so. we usually try to travel on weekends because it’s much too stressful to pack up and leave on a workday for derek. plus, checkout is usually sometime in the late morning, which isn’t ideal when you have a job. but, sometimes, the availability of cool parks in peak seasons necessitates a weekday departure. such was the case at samuel p. taylor near point reyes.
we had to check out by noon on friday, so i got us as packed up as possible, with the plan that derek would drive over to the visitor center when he had a break and would finish his workday there, while we got on the road. so, i scoured the internets for activities to kill sometime in our travels, specifically things that were far enough from the previous and next campgrounds that i wouldn’t make a day trip. it wasn’t long before i landed on the jelly belly factory in fairfield, ca.
it was also ideal, because as we got closer, traffic became 100% stuffed to the gills, presumably because it was the start of the fourth of july festivities? i don’t know. but, we exited the highway, and rolled on over to the factory.
ready for the free and self guided tour in our cool paper hats.
i don’t know how much the kids understood or cared about what was going on. some of it was hard to see. we were up high and behind glass. which makes sense, i guess, given health codes and all.
i’ll be honest, it was hard for me to make anything out. and i’ve watched like 900 episodes of how it’s made.
i’m pretty sure their favorite part was the sniffing station, where they could press a button and get a whiff of different jelly belly flavors.
the hallway where the molds are pressed into cornstarch for the jellies to be formed in was probably the coolest. there were several molds on display for different candies produced by the company.
we definitely perked up when we passed along rows and rows of stacks of bins full of brightly colored candies.
i think these were beans ready for their shellacking.
in one of the packaging rooms, the kids were super amused with a giant plush jelly belly guy riding on one of the robots.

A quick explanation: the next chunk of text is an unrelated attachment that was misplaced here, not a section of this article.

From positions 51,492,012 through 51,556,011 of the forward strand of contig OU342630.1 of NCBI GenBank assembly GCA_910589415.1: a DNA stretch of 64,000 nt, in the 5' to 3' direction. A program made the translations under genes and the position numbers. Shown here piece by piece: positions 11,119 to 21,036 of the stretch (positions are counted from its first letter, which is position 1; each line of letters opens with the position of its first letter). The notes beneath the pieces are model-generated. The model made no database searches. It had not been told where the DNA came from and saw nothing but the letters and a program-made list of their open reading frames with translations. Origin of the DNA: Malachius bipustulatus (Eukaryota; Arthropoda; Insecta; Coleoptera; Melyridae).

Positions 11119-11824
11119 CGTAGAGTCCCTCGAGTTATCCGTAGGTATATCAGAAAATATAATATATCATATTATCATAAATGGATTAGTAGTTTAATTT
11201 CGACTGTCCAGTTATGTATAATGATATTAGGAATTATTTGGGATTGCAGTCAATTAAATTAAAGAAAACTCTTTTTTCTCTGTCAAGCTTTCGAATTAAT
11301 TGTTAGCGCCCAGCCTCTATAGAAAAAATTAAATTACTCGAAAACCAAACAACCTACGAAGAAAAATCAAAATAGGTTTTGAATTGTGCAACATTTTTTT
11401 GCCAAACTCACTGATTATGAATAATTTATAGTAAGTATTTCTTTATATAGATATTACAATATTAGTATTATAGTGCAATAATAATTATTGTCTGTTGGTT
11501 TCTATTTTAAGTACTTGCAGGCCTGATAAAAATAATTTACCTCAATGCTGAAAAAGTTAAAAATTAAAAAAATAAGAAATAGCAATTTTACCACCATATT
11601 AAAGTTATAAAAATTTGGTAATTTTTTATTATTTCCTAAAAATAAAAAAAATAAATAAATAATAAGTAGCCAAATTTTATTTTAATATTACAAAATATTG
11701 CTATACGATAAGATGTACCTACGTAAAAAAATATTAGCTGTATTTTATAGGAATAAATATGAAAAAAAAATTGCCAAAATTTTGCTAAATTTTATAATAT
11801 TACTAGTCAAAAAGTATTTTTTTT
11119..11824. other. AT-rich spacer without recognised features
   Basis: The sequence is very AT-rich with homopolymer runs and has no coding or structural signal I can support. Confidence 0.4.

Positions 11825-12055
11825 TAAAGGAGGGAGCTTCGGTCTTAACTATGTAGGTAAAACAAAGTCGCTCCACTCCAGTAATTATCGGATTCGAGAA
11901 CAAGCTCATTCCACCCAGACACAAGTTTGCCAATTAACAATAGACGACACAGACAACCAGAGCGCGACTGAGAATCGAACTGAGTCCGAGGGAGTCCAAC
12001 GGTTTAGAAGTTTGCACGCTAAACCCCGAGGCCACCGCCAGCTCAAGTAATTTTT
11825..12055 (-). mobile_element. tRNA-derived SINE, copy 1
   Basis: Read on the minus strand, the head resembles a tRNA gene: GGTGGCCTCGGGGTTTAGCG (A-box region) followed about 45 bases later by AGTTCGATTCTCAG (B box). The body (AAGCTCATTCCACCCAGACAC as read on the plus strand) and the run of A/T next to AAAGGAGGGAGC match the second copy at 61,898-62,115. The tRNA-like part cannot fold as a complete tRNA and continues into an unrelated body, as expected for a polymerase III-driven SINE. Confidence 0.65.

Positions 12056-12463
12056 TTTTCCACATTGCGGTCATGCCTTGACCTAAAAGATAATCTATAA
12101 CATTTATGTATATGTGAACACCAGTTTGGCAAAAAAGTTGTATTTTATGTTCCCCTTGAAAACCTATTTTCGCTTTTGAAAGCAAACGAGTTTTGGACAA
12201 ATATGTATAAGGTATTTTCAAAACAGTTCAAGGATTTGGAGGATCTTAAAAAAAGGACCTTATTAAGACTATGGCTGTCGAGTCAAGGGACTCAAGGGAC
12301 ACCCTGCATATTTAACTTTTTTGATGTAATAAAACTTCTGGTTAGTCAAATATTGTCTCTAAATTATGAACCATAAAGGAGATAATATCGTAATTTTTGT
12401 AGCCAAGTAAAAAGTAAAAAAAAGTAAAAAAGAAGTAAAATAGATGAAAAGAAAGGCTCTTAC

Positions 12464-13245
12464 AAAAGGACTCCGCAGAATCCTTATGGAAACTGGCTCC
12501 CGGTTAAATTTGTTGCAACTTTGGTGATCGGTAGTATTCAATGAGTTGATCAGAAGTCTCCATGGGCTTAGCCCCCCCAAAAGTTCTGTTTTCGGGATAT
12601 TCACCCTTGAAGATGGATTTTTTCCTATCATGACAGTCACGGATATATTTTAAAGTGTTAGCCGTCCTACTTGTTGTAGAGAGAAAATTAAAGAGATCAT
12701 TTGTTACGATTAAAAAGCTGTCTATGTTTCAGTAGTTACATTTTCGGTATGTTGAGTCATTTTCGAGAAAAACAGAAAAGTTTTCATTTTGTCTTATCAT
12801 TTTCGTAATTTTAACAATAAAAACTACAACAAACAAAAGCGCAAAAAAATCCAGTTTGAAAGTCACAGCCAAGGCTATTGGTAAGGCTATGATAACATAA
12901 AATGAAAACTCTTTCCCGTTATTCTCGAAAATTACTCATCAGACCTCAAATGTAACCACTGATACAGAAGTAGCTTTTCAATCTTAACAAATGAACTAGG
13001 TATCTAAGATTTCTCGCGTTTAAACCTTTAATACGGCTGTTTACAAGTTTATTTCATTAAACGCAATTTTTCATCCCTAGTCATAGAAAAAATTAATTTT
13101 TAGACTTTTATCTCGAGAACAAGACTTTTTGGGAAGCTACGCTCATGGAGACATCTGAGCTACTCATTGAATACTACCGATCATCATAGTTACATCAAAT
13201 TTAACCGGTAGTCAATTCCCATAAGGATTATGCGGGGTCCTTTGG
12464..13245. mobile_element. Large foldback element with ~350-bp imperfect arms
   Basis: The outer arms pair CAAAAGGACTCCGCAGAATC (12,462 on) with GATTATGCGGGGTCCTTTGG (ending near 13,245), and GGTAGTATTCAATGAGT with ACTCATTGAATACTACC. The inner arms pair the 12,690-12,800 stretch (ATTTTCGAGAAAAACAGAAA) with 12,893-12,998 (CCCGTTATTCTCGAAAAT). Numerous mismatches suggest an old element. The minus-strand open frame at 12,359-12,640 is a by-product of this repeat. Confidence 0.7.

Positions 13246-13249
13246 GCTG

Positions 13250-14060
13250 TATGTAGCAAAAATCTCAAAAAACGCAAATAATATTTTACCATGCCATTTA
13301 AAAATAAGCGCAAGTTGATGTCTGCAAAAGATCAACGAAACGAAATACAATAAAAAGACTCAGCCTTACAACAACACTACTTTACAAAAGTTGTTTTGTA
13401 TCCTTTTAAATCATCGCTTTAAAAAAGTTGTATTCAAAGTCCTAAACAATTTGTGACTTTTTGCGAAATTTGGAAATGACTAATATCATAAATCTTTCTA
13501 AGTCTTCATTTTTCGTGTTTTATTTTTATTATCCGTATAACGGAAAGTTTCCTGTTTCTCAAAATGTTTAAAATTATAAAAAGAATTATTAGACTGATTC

then we came to this room. ninety hundred zillion jelly bellies. ready to be shipped out to america. (the international jelly belly distribution center is in thailand, i did learn something).
i’m assuming this is how assorted bags become assorted.
on our way out, we passed by some jelly belly art creations. we loved the rooster.
and then into a gallery of more art and portraits, much of it ronald reagan themed.
mona lisa. we laughed because on our peanuts field trip, we saw “mona lucy” so this was our second mona lisa inspired art of the week.
batman. although, now that i think of it, i’m not sure i saw many gray colored jelly bellies.
american (jelly belly) gothic.
and one last ronald reagan. our travels on the west coast seem to have a ronald reagan theme.
when we came down from the tour and the gallery, obviously we had to taste some jelly bellies at the sample line. and then. in a moment of weakness, i allowed the kids to pick out some jelly bellies to take home with us. after basically getting some of each, except for the beer and wine flavors, we had a pound of jellybeans, and candy corns for ike who hates jelly beans, and two packs of sugar free jelly bellies for derek and i, who are trying desperately to stay keto.
so, all in all, it was a cool road trip pit stop. but i’m not sure how i would have felt if i had made a dedicated trip. some people on instagram seemed to indicated that it was much cooler when the tour was guided and that you could taste the beans along the way. there were videos scattered around as we walked but there were so many people that they were always playing and we almost always walked up when they were halfway into the video. also. despite their avid love for screens and movies and tv and youtube videos, the lidkids are not fans of educational videos in museums or visitor centers or, factories apparently.
anyhooooo. we loaded up with all our forbidden sugar and got back on the road to the next campground…
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